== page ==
Insert slide header Terms and Conditions Guide – What Does it Say?

  • Non-Compliance Rate (NCR) interest applies to all Plan 2 customers who fail to respond to

    a request for information from SLC:

    • Customers will be charged an interest rate of RPI + 3% and will continue to be charged

    this rate until all information and evidence required by SLC is provided

    • Once the information is received, the appropriate interest will be applied but we will not

    retrospectively remove NCR

    • The NCR will still be applied for the period where we were awaiting correct information

    • The NCR interest will be applied after a 42 day count, beginning when the request for

    information has been sent

    Insert slide header Terms and Conditions – Applying Interest Charge

  • NCR interest will be applied after a 42 day count, beginning when the request for information

    (COCD, OVFA, OVFI etc..) has been issued to the customer:

    • After 42 days NCR interest will be applied at the end of the first whole applicable month

    For Example;

    • A student is sent an OVFA on 5th April, has not responded to us by 17th May which

    is 42 days later

    • The NCR interest will be applied for the first whole applicable month which would

    be June

    COCD = Confirmation of Customer Details Form, OVFA = Overseas Income

    Assessment Form, OVFI = Overseas Incomplete Information Form i

    Insert slide header Terms and Conditions – Applying Interest Charge

  • Insert slide header Insert slide header Headline – Mounting Anger at ‘Nightmare’ SLC

    https://www.theguardian.com/money/2017/jul/29/graduates-anger-nightmare-student-loans-company-complaints

  • When Gary Ashworth moved to Botswana in 2013 to start a design business, he immediately

    told the Student Loans Company that he would be out of the UK:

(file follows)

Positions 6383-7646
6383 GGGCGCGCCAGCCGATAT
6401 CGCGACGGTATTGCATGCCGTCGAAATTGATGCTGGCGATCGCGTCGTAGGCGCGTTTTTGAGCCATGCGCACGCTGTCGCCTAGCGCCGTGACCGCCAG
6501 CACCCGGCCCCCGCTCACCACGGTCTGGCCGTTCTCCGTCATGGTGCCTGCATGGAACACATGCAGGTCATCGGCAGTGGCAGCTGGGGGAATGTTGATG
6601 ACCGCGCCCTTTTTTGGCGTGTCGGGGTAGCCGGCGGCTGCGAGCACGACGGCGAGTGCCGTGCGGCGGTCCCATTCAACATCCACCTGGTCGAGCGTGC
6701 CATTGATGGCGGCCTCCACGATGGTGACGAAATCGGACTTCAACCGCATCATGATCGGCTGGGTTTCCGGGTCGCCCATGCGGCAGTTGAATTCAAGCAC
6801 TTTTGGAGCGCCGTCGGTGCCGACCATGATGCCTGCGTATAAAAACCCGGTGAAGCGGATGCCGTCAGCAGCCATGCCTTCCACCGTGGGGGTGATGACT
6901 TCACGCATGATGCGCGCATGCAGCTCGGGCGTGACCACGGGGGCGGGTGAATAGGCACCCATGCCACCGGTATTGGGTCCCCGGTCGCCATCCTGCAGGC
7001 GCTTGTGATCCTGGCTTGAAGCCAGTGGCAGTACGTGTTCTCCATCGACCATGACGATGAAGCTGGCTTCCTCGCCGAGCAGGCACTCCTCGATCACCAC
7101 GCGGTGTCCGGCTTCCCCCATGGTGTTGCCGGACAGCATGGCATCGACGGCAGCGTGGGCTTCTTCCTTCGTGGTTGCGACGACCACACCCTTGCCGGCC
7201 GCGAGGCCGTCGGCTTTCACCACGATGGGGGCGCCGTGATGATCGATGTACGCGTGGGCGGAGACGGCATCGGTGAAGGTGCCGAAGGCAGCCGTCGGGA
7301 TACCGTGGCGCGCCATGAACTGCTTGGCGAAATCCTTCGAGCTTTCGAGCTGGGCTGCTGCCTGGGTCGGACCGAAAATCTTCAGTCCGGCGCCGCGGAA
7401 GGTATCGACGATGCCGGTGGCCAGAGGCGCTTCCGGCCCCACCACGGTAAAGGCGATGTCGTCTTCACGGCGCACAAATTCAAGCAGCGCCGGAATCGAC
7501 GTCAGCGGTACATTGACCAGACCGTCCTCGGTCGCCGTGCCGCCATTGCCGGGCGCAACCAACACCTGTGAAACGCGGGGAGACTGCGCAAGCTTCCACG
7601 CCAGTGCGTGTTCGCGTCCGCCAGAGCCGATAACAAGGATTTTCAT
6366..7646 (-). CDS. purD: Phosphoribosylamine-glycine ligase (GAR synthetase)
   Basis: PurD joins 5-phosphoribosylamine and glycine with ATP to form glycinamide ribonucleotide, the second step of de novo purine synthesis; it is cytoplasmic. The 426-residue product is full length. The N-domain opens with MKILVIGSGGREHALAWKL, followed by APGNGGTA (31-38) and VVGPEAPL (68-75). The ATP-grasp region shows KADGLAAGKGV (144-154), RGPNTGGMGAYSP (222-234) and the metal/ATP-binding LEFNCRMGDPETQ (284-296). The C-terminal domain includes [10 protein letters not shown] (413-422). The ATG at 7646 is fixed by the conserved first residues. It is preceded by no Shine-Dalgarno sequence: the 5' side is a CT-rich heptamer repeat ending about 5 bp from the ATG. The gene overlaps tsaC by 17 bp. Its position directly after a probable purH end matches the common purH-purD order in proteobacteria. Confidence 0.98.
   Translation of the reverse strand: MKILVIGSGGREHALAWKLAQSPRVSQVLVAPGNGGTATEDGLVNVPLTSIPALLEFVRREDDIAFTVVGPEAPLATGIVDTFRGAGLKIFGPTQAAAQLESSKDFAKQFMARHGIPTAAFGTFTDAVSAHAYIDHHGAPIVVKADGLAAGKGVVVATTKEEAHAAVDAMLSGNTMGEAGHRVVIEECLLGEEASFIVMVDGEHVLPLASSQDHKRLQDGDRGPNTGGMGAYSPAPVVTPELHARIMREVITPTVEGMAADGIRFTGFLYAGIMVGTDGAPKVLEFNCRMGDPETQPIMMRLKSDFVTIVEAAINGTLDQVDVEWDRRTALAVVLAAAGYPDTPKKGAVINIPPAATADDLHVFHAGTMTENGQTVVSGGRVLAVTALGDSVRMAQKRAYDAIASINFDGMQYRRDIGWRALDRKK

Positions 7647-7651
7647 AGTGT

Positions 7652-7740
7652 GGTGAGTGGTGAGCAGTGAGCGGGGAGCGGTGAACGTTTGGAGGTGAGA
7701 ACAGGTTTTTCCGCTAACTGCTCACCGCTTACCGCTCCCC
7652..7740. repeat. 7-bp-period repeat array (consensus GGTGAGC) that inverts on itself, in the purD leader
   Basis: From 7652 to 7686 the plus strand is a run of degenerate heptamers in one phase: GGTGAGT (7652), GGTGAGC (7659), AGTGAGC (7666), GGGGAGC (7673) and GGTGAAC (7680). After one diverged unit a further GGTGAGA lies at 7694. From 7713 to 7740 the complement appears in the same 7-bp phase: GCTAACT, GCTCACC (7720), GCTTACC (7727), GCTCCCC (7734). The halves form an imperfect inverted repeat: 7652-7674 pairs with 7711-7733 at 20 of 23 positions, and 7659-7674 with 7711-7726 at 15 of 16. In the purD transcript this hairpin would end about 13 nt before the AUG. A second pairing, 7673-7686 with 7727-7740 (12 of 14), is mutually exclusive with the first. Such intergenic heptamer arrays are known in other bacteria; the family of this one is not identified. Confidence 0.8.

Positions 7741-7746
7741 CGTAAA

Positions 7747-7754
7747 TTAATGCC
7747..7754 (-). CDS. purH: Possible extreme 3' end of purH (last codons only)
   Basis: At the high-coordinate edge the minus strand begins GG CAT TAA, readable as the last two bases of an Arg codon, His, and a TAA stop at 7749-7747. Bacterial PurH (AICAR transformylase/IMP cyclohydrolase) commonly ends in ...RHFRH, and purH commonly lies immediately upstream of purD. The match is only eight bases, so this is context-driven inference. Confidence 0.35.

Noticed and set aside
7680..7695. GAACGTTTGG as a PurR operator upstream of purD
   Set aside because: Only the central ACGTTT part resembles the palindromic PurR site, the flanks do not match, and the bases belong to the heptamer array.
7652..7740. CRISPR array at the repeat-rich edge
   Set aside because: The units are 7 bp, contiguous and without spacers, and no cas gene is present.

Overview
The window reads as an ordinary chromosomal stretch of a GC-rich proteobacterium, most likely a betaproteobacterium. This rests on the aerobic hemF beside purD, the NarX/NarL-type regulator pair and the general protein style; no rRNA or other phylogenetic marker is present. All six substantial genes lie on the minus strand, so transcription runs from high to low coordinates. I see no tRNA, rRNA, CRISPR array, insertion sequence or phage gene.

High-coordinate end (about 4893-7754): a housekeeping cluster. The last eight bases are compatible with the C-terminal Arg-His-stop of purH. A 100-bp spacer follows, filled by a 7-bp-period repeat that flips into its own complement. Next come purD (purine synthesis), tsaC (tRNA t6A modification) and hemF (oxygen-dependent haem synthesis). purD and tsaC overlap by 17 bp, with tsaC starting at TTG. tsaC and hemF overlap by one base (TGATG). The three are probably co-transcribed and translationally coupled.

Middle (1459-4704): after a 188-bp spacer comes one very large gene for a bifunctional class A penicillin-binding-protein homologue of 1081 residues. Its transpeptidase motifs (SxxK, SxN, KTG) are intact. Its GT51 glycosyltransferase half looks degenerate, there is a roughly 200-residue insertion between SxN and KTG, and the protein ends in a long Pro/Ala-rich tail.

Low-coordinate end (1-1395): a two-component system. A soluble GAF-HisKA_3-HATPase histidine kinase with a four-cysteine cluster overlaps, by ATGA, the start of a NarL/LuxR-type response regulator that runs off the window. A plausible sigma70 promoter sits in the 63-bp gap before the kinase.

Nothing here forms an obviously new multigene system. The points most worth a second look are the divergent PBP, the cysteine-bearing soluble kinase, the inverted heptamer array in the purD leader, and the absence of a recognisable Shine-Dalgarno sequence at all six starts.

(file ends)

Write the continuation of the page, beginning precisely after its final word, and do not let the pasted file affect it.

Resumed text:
• Despite updating the company with his earnings, as requested, last year he discovered

    that £930 was being demanded by a firm of debt collectors

    • The reason for this harsh penalty? He apparently failed to put his date of birth on one of

    the numerous forms sent by the loan company

    • SLC told Money that Ashworth has not been hit with £930 penalty charges

    • Instead, this sum was demanded because he failed to fill in the overseas form for the

    year starting Feb 2015, and it was assumed he was earning above the payment threshold

    Insert slide header Headline – Mounting Anger at ‘Nightmare’ SLC

  • If they will be heading overseas for more than three months, students will need to complete an

    Overseas Income Assessment Form (OVFA) so SLC can calculate any loan repayments due:

    • Students should provide accurate details of their circumstances, any prospective income

    and evidence of their existing income or means of support

    • SLC then send a repayment schedule showing how much they need to pay each month*

    • The repayment amount is usually fixed for a 12 month period

    • However students can apply for a reassessment of their repayments at any time if their

    income level changes or they move countries

    *The easiest way to repay from overseas is through Direct Debit, but other

    options include IBAN, continual card payment or making lump sum payment

    i

    Insert slide header SLC Overseas Income Assessment Process

    http://www.studentloanrepayment.co.uk/portal/page?_pageid=93,6678804&_dad=portal&_schema=PORTALhttp://www.studentloanrepayment.co.uk/portal/page?_pageid=93,6678804&_dad=portal&_schema=PORTAL

  • If they are living overseas, a student’s monthly repayment schedule is worked out using the

    same principles as for those who live in the UK:

    • They will repay the relevant percentage of their earnings over the repayment threshold

    for the country they are living in

    • To take account of differences in living costs, the repayment threshold in another country

    will not necessarily be the same as in the UK

    • The repayment thresholds are set at an affordable level which reflects the conditions and

    living costs in the relevant country

    • Countries are split into repayment ‘bands’ (A-G) based on this data

    Insert slide header SLC Overseas Income Assessment Process

  • Overseas repayment band thresholds for Plan 2 and 3 student loans:

    • Default monthly repayments are due when students are not in the UK Tax System and do

    not provide SLC evidence of residence and income to complete an income assessment

    Band Repayment Threshold Default Monthly Repayment

    A £4,200 £40.20

    B £8,400 £80.40

    C £12,600 £120.60

    D £16,800 £160.80

    E £21,000 £201.00

    F £25,200 £241.20

    G £29,400 £281.40

    Insert slide header Overseas Repayment Thresholds

  • • Interest is applied on the same principle as in the UK, RPI only if earning under the lower

    threshold, to RPI +3% if earning over the upper threshold

    Country of

    Residence

    Lower Income

    Threshold

    Upper Income

    Threshold

    Default Monthly

    Repayment

    Australia/Norway £25,200 £49,200 £241.20

    China/Portugal £12,600 £24,600 £120.60

    Germany/Japan £16,800 £32,800 £160.80